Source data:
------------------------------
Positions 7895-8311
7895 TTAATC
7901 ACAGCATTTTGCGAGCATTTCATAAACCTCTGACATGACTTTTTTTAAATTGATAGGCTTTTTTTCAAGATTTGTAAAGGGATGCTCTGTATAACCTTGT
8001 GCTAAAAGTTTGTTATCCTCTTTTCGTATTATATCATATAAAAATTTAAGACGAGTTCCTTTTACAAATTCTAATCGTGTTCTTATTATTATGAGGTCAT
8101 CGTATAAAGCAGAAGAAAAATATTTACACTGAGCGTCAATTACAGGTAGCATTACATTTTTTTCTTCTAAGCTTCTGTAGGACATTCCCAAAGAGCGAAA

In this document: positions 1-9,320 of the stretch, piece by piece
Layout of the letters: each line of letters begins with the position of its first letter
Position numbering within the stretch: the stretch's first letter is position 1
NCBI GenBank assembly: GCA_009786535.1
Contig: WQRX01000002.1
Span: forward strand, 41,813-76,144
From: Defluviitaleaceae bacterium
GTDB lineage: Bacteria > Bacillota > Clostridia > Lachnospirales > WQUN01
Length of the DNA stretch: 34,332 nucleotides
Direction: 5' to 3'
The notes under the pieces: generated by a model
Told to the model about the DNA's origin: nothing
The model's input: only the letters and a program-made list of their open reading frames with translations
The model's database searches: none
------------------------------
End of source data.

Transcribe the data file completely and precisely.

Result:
Positions 7895-8311
7895 TTAATC
7901 ACAGCATTTTGCGAGCATTTCATAAACCTCTGACATGACTTTTTTTAAATTGATAGGCTTTTTTTCAAGATTTGTAAAGGGATGCTCTGTATAACCTTGT
8001 GCTAAAAGTTTGTTATCCTCTTTTCGTATTATATCATATAAAAATTTAAGACGAGTTCCTTTTACAAATTCTAATCGTGTTCTTATTATTATGAGGTCAT
8101 CGTATAAAGCAGAAGAAAAATATTTACACTGAGCGTCAATTACAGGTAGCATTACATTTTTTTCTTCTAAGCTTCTGTAGGACATTCCCAAAGAGCGAAA

In this document: positions 1-9,320 of the stretch, piece by piece
Layout of the letters: each line of letters begins with the position of its first letter
Position numbering within the stretch: the stretch's first letter is position 1
NCBI GenBank assembly: GCA_009786535.1
Contig: WQRX01000002.1
Span: forward strand, 41,813-76,144
From: Defluviitaleaceae bacterium
GTDB lineage: Bacteria > Bacillota > Clostridia > Lachnospirales > WQUN01
Length of the DNA stretch: 34,332 nucleotides
Direction: 5' to 3'
The notes under the pieces: generated by a model
Told to the model about the DNA's origin: nothing
The model's input: only the letters and a program-made list of their open reading frames with translations
The model's database searches: none